Monthly Archives: January 2016

What is Democratic Socialism?

Here’s an excellent essay on why we shouldn’t run from the label “socialist”. I honestly believe that smaller government is best but with both the Ds and Rs doing nothing but increasing the size of government I’d like to see this government juggernaut we are creating work more for us, the people, than giant corporations and billionaire political donors.

Although Sanders says that America needs a “grassroots political revolution,” he is actually a reformer, not a revolutionary. His version of democratic socialism is akin to what most people around the world call “social democracy,” which seeks to make capitalism more humane.

Source: What is democratic socialism, American-style? (Opinion) –

F.C.C. Proposes Changes in Cable Set-Top Box Market – The New York Times

That set top box was a huge motivation in me cutting the cord. I thought having to rent a device that allowed me to purchase cable service was ridiculous, especially since it tied me to buying programming from a single source.

Nearly all customers now must get their boxes from their cable companies, and they pay an average of $231 a year to lease the devices.

Source: F.C.C. Proposes Changes in Cable Set-Top Box Market – The New York Times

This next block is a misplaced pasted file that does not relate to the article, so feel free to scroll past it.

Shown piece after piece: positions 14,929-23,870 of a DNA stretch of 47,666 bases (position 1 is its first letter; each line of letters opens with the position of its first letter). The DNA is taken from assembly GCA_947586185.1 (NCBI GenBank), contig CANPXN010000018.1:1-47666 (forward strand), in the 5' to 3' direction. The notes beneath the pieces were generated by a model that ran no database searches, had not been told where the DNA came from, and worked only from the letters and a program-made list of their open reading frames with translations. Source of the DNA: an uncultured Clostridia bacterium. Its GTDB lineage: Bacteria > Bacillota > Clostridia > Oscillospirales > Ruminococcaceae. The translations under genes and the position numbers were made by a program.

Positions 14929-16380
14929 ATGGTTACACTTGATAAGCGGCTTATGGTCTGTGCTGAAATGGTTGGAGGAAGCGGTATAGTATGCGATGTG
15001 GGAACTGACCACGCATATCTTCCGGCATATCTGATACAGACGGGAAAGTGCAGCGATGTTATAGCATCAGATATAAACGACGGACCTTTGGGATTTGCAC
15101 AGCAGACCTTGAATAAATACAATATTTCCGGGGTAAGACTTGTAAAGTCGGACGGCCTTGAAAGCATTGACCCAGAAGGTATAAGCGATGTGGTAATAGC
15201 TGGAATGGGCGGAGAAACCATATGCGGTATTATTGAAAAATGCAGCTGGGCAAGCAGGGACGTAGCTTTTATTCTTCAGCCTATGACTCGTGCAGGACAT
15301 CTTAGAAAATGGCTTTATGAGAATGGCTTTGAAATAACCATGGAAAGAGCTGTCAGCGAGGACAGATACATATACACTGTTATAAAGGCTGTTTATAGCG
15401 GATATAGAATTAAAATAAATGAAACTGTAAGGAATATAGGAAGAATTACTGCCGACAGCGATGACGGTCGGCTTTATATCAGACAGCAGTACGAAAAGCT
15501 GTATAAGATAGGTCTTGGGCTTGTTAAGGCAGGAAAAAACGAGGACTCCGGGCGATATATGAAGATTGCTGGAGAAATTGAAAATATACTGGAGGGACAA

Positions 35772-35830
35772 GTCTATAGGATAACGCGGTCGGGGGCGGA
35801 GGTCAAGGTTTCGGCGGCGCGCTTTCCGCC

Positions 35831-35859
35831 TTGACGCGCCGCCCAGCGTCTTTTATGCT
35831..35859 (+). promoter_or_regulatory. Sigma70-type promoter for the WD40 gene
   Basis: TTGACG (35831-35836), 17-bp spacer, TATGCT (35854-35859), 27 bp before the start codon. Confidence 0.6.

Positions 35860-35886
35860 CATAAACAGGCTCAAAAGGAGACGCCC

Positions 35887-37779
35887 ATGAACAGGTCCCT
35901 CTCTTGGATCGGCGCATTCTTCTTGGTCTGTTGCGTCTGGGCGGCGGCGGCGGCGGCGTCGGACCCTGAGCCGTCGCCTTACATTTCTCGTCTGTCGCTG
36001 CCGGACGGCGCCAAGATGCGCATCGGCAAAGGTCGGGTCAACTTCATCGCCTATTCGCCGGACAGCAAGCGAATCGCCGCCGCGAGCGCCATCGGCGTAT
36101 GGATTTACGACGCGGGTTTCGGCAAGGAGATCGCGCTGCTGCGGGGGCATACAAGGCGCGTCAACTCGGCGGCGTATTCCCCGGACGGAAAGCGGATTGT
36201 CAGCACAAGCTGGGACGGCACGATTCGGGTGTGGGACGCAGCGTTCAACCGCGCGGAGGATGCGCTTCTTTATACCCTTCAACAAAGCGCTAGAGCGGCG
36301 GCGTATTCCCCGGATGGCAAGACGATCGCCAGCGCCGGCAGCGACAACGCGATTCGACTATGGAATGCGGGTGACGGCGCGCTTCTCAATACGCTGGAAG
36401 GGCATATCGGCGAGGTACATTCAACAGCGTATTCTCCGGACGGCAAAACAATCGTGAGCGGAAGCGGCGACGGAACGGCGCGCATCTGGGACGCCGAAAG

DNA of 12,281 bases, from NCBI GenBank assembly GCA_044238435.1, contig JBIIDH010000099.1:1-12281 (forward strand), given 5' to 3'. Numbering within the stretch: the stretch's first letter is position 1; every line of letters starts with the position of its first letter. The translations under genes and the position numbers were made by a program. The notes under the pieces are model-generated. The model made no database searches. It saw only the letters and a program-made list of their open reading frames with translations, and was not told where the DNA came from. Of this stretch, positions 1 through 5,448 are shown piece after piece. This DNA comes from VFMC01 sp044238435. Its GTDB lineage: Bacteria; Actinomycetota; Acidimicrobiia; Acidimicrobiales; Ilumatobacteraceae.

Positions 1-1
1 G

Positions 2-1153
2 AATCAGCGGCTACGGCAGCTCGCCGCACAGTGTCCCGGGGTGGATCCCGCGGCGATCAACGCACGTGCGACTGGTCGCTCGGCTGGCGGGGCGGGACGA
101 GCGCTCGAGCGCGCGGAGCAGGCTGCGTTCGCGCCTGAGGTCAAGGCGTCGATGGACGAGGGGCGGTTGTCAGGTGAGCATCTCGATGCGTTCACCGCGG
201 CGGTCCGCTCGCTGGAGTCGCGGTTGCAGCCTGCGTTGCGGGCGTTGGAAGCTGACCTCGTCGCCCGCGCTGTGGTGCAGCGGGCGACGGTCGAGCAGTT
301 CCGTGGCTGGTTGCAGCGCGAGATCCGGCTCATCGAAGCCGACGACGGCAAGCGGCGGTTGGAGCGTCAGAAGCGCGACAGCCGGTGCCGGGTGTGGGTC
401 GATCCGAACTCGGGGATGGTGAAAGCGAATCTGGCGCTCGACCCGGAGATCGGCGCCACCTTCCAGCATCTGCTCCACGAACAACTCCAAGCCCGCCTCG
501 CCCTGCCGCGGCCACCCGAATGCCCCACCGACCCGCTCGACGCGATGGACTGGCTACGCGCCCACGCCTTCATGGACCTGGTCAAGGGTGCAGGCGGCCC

I think the FCC opening up the market to allow customers to buy a box from wherever they choose will go a long way toward breaking up the cable companies’ monopoly on programming. Imagine a Roku that also acted as your cable box.

It may not be Sanders who defeats Clinton

Sanders supporters see the announcement of Mike Bloomberg putting in an Independent bid for the presidency should Sec. Clinton not become the Democratic nominee a sign that people fear the Sanders campaign juggernaut.

With Sanders now leading some polls in both Iowa and New Hampshire I can understand the enthusiasm in the Sanders camp but their might be another reason Mike Bloomberg is considering throwing his hat in the ring.

Another explanation is that he sees trouble ahead for Hillary Clinton. Because of his close relationship with former NYC police Chief Ray Kelly and others in the law enforcement community, he might have the inside track on the FBI investigation into the former Secretary of State’s handling of classified documents and questionable foundation-related activities. Democrats have done a fine job of completely dismissing the FBI inquiry, but the possibility that Clinton could face serious legal hurdles may be encouraging Bloomberg’s ambitions.

Source: Does Mike Bloomberg Know Something We Don’t About the Clinton FBI Probe? | The Fiscal Times

I still see his announced consideration to run as being a threat to help Sec. Clinton but Sec. Clinton being indicted is not beyond the realm of possibilities.

It’s all a part of the charade

I’ve been telling people and they won’t believe me, Trump is in Cahoots with Clinton to see that Clinton wins the White House. The biggest implication of this is in the phone call Trump had with Clinton shortly before announcing his bid.

“The tone of the call was informal, and Clinton never urged Trump to run, the four people said,” Robert Costa and Anne Gearan reported, summarizing the comments of “four Trump allies.” “Rather, they said, Clinton sounded curious about Trump’s moves toward a presidential bid and told Trump that he was striking a chord with frustrated conservatives and was a rising force on the right.”